Southern Honor: Ethics and Behavior in the Old South
By viewing the past from the present, historians know full well (or they should) the risks they run of distorting the vision of what they describe. The greater the contrast between present and past, the greater the risks of distortion. The dangers are further intensified when the moral foundations of the present order rest, even remotely, on the ruins of the old order being described.
The modern American perspective on the pre-modern South is susceptible to all these fallacies. One reason is that the old order is a great deal more remote from the present culturally than it is temporally, even when we grant that some features of it extend into our own time. Another is the prominent place in the current American credo occupied by the dramatic legend of repudiation and destruction of the old order in the South. Given these conditions it is little wonder that paradox, irony, scorn, and the attribution of guilt have figured prominently in the modern picture of the pre-modern South. How could modern ethics otherwise view a vaunted “code of honor” that legitimized oppression, slavery, racism, violence, and all manner of practices now held abhorrent? Surely the Southern defenders of the code were inveterate liars or hopeless victims of self-delusion, just as the abolitionists said.
On the assumption that “we need a better strategy to reach the heart of the past,” Bertram Wyatt-Brown undertakes in Southern Honor the admittedly difficult task of attempting to divest himself of modernism in order to explore the Old South on its own terms. But his is not a sophisticated exercise in nostalgia or apologetics.
This historian enters the wilderness of the South’s past with the borrowed license of an anthropologist. His purpose is to understand and explain rather than to expose and deplore what he finds—be it cannibalism, incest, valor, parricide, heroism, human sacrifice, or whatever. He does not plunge through the wilderness intent on tracking a thesis or stalking a theme. Instead he settles in with the natives to share their loneliness and their obsessions, their convivialities and satisfactions, their alcoholic stupors, their fears, and their murderous rages—the grace along with the horror. National events, politics, wars, and foreign affairs are distant rumbles. Chronology figures little here, and so does the process of change. Famous public figures enter only to illustrate a point. Tidewater gentility remains remote. The peculiar institution and blacks are present but never the center of attention. This is white—largely plain-white—history. But through the daily lives of these people move the real game and object of the quest, a creature of archaic origins called “honor.”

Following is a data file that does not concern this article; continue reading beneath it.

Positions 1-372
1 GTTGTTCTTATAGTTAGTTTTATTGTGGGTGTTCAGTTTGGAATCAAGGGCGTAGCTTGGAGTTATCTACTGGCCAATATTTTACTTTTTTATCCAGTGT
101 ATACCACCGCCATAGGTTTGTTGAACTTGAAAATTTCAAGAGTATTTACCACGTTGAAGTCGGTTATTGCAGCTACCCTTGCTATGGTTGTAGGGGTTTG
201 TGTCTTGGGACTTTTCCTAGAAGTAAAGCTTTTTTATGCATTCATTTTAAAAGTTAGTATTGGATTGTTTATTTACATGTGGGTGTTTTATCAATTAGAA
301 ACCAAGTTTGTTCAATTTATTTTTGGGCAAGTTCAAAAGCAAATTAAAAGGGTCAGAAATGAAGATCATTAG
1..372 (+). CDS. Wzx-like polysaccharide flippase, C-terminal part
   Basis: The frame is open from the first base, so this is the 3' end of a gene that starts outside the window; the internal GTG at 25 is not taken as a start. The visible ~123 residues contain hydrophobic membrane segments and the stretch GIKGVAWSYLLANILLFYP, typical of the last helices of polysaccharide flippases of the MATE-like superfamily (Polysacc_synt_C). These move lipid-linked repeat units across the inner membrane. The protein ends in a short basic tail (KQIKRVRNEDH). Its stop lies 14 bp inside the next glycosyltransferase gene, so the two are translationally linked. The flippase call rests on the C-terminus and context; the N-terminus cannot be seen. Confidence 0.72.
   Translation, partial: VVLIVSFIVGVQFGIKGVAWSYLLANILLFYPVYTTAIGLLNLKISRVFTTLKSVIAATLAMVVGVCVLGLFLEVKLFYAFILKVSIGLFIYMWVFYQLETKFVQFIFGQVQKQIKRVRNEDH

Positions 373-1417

Archaic it was, for it preceded slavery and long antedated settlement of the South itself. The primitive origins were pagan as well as Stoic-Christian (not readily distinguishable) and evolved through many forms. Not merely Janus-faced, “honor had always had many faces,” and most of them were brought along from the Old World to show how men and women should behave. References to the …
This article is available to subscribers only.
Please choose from one of the options below to access this article:
Purchase a print premium subscription (20 issues per year) and also receive online access to all all content on nybooks.com.
Purchase an Online Edition subscription and receive full access to all articles published by the Review since 1963.